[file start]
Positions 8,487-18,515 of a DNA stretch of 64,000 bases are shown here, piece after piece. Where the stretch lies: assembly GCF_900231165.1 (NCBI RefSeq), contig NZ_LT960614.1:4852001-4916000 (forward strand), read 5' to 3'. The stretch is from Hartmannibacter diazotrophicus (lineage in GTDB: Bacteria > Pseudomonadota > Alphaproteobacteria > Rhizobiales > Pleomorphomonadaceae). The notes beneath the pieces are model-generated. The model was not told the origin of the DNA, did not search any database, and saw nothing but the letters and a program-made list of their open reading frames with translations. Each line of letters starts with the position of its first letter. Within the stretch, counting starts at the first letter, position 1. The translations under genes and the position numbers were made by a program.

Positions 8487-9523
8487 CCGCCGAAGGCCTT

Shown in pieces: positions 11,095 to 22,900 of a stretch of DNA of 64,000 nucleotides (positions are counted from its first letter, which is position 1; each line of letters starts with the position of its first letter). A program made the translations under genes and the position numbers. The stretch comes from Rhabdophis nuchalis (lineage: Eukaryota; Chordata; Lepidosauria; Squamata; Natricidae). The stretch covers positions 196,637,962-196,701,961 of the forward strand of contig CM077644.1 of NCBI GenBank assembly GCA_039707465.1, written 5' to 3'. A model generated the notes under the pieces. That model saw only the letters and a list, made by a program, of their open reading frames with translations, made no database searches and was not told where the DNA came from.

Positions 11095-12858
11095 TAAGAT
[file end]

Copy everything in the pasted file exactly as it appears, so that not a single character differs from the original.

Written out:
Positions 8,487-18,515 of a DNA stretch of 64,000 bases are shown here, piece after piece. Where the stretch lies: assembly GCF_900231165.1 (NCBI RefSeq), contig NZ_LT960614.1:4852001-4916000 (forward strand), read 5' to 3'. The stretch is from Hartmannibacter diazotrophicus (lineage in GTDB: Bacteria > Pseudomonadota > Alphaproteobacteria > Rhizobiales > Pleomorphomonadaceae). The notes beneath the pieces are model-generated. The model was not told the origin of the DNA, did not search any database, and saw nothing but the letters and a program-made list of their open reading frames with translations. Each line of letters starts with the position of its first letter. Within the stretch, counting starts at the first letter, position 1. The translations under genes and the position numbers were made by a program.

Positions 8487-9523
8487 CCGCCGAAGGCCTT

Shown in pieces: positions 11,095 to 22,900 of a stretch of DNA of 64,000 nucleotides (positions are counted from its first letter, which is position 1; each line of letters starts with the position of its first letter). A program made the translations under genes and the position numbers. The stretch comes from Rhabdophis nuchalis (lineage: Eukaryota; Chordata; Lepidosauria; Squamata; Natricidae). The stretch covers positions 196,637,962-196,701,961 of the forward strand of contig CM077644.1 of NCBI GenBank assembly GCA_039707465.1, written 5' to 3'. A model generated the notes under the pieces. That model saw only the letters and a list, made by a program, of their open reading frames with translations, made no database searches and was not told where the DNA came from.

Positions 11095-12858
11095 TAAGAT